Publishing Partner: Cambridge University Press CUP Extra Publisher Login

New from Cambridge University Press!


Revitalizing Endangered Languages

Edited by Justyna Olko & Julia Sallabank

Revitalizing Endangered Languages "This guidebook provides ideas and strategies, as well as some background, to help with the effective revitalization of endangered languages. It covers a broad scope of themes including effective planning, benefits, wellbeing, economic aspects, attitudes and ideologies."

E-mail this page

We Have a New Site!

With the help of your donations we have been making good progress on designing and launching our new website! Check it out at!
***We are still in our beta stages for the new site--if you have any feedback, be sure to let us know at***

Dissertation Information

Title: Think Generic: The meaning and use of generic sentences Add Dissertation
Author: Arik Cohen Update Dissertation
Email: click here to access email
Institution: Carnegie Mellon University, Program in Computational Linguistics
Completed in: 1996
Linguistic Subfield(s): Semantics;
Director(s): Bob Carpenter
Gregory Carlson
Clark Glymour
Lori Levin

Abstract: Generic sentences constitute a prevalent linguistic phenomenon, and much of our knowledge about the world is expressed using these constructions. In this dissertation we provide a theory of meaning of generics and the inferences which they give rise to.

We propose that a generic sentence is not evaluated in isolation, but with respect to a set of alternatives. For example, 'Mammals bear live young' is evaluated with respect to alternative forms of procreation and, consequently, is only about mammals which procreate in some form or another (i.e. healthy, adult, fertile females). We extend this alternative-based account to handle the puzzles of sentences like 'The Frenchman eats horsemeat' in a uniform way.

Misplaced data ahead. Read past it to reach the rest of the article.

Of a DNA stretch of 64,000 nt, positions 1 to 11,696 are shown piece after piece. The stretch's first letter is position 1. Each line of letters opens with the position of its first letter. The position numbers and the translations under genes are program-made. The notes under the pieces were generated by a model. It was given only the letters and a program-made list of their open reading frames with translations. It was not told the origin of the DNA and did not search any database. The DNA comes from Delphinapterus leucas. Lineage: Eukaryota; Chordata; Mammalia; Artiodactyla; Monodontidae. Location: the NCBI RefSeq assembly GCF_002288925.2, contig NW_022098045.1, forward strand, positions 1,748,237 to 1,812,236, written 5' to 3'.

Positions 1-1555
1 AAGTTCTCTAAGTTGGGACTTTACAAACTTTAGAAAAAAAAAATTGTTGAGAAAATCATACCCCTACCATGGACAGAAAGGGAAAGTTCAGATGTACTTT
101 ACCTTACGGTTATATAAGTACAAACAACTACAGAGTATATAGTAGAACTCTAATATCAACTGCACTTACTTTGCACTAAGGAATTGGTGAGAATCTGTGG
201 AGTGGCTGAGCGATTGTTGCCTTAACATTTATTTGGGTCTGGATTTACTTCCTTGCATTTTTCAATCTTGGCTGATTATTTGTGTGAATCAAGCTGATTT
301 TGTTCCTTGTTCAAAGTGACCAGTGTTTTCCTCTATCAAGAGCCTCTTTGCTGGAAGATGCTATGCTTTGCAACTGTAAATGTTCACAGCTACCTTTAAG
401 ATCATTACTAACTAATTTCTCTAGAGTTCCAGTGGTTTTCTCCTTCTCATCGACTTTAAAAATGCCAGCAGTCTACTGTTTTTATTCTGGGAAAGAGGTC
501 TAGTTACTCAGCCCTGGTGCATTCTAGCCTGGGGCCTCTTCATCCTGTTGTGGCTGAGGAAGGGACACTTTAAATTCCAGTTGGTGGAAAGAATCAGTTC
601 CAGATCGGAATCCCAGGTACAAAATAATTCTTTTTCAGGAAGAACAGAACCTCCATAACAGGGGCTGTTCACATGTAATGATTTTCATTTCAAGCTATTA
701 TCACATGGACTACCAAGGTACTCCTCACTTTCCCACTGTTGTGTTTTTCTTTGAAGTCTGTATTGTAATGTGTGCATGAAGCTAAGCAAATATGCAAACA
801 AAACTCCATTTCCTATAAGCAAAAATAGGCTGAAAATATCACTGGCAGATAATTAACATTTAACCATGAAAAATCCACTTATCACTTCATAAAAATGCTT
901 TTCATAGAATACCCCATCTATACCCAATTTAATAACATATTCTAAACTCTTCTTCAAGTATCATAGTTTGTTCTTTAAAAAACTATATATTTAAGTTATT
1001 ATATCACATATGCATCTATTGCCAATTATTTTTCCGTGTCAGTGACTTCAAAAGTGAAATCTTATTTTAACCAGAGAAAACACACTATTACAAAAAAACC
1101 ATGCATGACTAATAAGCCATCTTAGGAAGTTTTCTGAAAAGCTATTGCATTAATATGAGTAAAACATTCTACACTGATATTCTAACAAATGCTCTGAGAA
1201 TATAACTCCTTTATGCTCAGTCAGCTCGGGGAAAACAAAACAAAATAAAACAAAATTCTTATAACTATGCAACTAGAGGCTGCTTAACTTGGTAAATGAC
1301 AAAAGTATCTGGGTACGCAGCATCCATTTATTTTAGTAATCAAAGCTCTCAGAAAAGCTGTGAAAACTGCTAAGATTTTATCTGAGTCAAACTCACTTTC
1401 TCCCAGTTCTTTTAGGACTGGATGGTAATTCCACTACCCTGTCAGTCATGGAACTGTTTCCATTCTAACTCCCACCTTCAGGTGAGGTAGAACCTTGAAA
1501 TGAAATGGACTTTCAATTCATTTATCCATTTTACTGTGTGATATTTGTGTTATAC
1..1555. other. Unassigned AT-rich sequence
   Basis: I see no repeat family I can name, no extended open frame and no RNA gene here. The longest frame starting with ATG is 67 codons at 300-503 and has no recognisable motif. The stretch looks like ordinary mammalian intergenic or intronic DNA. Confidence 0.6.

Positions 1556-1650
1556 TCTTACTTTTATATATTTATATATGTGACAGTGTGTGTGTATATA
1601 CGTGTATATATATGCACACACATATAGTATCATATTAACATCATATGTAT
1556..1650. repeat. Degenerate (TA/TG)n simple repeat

We explore the formal properties of alternatives and provide an account of how they are determined compositionally by focus and presupposition. We extend our account of generics to handle frequency adverbs and habituals in a uniform manner. We determine that topic, rather than focus, determines the logical form of these constructions.

It has widely been acknowledged that generics exhibit a lawlike character. We account for this fact by regarding generics as expressions of probability judgments, which, in turn, are interpreted as statements of relative frequencies in the limit. While this view is problematic as a general account of probability, its difficulties provide constraints on acceptable generic sentences, thus accounting for a number of puzzling properties of these sentences. Different constraints are predicted for generics and frequency adverbs, thus accounting for a number of semantic differences between the two phenomena.

Generic sentences are often used informally to characterize rules of default reasoning. We propose to take this informal use seriously, and define a default rule to be adequate just in case the corresponding generic sentence is true, and prove a number of desirable properties of adequate default rules.